panel that reviewed the evidence on global warming and won the Nobel Peace
Prize in conjunction with Al Gore in 2007, and the evidence was
incontrovertible then. What has happened since I think has really taken us by
surprise, and there are all kinds of interesting things going on. In February
2006, I was at a panel where some of the oil industry people were actually
rather enthusiastic about global warming, precisely because it is causing the
Arctic ice cap to melt very rapidly. In 70 years, if there is no Arctic ice cap, all
the oil underneath the Arctic sea will be more easily accessible than it is
currently, and the concern of these oil people was just about how they were
going to divide up the spoils, especially since the United States has not yet
signed the treaty of the law of the seas. It is not quite clear whether this will
be done through military action or more peaceful means.
There are many other changes going on that are also quite interesting.
They are growing broccoli in Greenland. Greenland used to be less green than
it is now, but it is becoming greener than it has ever been as a result of global
warming. There was a recent article about some people in Alaska buying air
conditioners because it is getting so warm in the summer.
Overall, while there are some winners, as a whole climate change is going
to be disastrous. The Maldives, an island nation in the Indian sea, will no
longer be a country within fifty years. It will be our 21st century Atlantis,
completely submerged underwater. The problem is already affecting mindsets,
as they were trying to decide how they should rebuild in south-east Asia after
the Tsunami. About a third of Bangladesh will also be under water, so this
country with a very small per capita income will be crowded even more closely
together.
Our understanding of global warming as a recent subject of discussion is
incorrect. Discussions go back actually to the 19th century; some of the
greatest physicists, chemists, and mathematicians wrote about the
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greenhouse effect, including Joseph Fourier in the 1820s, John Tyndall in the
1850s, and Svante Arrhenius in the 1890s. They developed theoretical and
simple models that predicted what would happen if you increased the
concentration of carbon dioxide and other greenhouse gases in the
atmosphere. What is remarkable is just how accurate they were.
We have a lot of fancy computer models now, but their basic back-of-the-
envelope calculations were remarkably accurate. The result of these
greenhouse gases is that heat is captured, just like in a greenhouse, causing
temperatures and water levels to rise, and a host of complicated changes occur,
such as the movement of the Gulf Stream. The effects on Europe are going to
be particularly complicated.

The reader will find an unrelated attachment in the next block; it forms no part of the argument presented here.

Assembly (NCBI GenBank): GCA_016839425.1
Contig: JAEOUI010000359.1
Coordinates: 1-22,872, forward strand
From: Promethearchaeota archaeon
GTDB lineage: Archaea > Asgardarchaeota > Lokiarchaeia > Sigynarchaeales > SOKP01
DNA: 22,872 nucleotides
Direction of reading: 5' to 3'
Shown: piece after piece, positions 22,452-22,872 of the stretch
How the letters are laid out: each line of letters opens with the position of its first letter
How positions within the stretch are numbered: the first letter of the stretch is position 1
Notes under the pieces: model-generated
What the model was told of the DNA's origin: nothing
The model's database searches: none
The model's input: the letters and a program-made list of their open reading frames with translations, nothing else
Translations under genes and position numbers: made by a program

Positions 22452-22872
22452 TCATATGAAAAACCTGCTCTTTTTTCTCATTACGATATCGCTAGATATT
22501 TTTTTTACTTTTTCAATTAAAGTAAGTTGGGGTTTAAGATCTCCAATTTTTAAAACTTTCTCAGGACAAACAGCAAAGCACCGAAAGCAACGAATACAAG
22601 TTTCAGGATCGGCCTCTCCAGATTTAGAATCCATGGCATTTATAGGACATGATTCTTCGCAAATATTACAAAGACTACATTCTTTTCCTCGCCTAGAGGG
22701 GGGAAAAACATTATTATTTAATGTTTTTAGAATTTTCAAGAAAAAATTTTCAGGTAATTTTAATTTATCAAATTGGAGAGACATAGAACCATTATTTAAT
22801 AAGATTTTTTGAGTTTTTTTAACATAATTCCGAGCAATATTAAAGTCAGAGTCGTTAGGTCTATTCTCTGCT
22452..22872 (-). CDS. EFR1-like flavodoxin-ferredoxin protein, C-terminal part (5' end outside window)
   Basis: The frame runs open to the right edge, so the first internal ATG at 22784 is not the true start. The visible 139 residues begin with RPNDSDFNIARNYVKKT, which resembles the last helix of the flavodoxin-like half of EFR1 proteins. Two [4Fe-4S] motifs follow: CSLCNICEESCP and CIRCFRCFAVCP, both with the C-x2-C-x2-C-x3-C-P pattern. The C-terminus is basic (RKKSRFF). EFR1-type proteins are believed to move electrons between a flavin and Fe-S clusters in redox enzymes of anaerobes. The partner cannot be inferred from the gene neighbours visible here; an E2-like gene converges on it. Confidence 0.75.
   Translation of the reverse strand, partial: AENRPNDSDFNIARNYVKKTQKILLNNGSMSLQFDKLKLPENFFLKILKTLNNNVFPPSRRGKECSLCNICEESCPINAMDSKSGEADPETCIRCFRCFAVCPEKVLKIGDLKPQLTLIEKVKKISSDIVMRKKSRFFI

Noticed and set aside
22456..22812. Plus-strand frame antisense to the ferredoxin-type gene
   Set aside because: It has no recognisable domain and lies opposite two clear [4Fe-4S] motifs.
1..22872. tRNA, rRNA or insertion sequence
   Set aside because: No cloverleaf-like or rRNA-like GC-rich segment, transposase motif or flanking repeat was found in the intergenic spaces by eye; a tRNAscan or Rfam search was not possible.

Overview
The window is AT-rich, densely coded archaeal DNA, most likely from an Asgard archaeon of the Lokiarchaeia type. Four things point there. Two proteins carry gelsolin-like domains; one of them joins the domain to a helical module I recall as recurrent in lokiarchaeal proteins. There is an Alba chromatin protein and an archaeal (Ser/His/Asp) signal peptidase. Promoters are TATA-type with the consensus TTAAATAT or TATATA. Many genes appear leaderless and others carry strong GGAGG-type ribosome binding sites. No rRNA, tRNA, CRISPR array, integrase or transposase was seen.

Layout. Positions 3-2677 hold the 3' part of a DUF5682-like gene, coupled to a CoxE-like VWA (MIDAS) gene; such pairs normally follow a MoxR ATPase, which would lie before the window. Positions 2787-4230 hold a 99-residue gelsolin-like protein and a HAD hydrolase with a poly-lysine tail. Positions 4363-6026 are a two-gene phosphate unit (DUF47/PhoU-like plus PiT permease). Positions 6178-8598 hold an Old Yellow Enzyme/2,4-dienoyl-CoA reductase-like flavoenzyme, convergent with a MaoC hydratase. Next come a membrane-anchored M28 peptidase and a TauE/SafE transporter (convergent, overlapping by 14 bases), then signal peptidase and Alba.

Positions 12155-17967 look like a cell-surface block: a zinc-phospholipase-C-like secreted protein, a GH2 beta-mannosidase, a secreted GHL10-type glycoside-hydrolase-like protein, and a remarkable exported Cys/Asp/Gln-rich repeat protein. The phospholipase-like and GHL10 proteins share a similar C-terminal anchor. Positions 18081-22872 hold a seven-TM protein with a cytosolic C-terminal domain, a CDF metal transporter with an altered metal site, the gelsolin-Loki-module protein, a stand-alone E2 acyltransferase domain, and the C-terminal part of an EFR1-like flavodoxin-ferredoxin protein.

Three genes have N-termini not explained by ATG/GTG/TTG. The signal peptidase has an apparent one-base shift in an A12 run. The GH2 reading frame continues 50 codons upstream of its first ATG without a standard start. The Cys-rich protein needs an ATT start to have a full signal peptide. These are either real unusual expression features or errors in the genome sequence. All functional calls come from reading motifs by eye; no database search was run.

We are carrying out an experiment where we know the outcome. If we had
another planet that we could move to when the experiment turns out to be the
disaster that most scientists believe, that would be one thing, but we do not
have anywhere else in the universe to move to. Therefore, it is extremely
foolish to be engaged in this experiment. In Kyoto, the countries of the world
got together and made an agreement to do something about it, but while the
agreement was a major step forward and reflected the ability of people to
reach a compromise, it was not enough. There is one major problem: namely,
the US has not been compliant. It is important because the US is not only the
single biggest polluter, but it actually contributes about 20 per cent of all the
pollution. By not agreeing to the protocols and not complying, it reinforces
others saying: “Look, if the United States is not concerned, why should we
comply?” China and other developing countries say that, if the US, the richest
country in the world, cannot afford to do it, then how can they?
Let me make it first very clear that the US can afford to do it; it is not a
question of economics. There are countries around the world, such as Japan
and France, with just as high a standard of living as the US that emit
greenhouse gases one-half to one-third the amount per dollar GDP as the
United States. There is absolutely no doubt that we can reduce our emissions
enormously without sacrificing our standard of living, without even having
provided the incentives for trying to develop new technologies that would
reduce emissions. If we had the right prize system to provide the right
incentives, it would be even better, and we could even reduce them far below
that. Thus, I do not think it is a question of economics.
Without labouring the question, the central policy issue is a simple one.
How do you get a country on board that refuses to go along with the global
agreement but continues to take actions that are as bad as if they went to war?
If they had attacked Bangladesh, it would not be any worse than having a
third of the country under water. What do you do to get a country that refuses
to go along with the global consensus, and mostly a universal scientific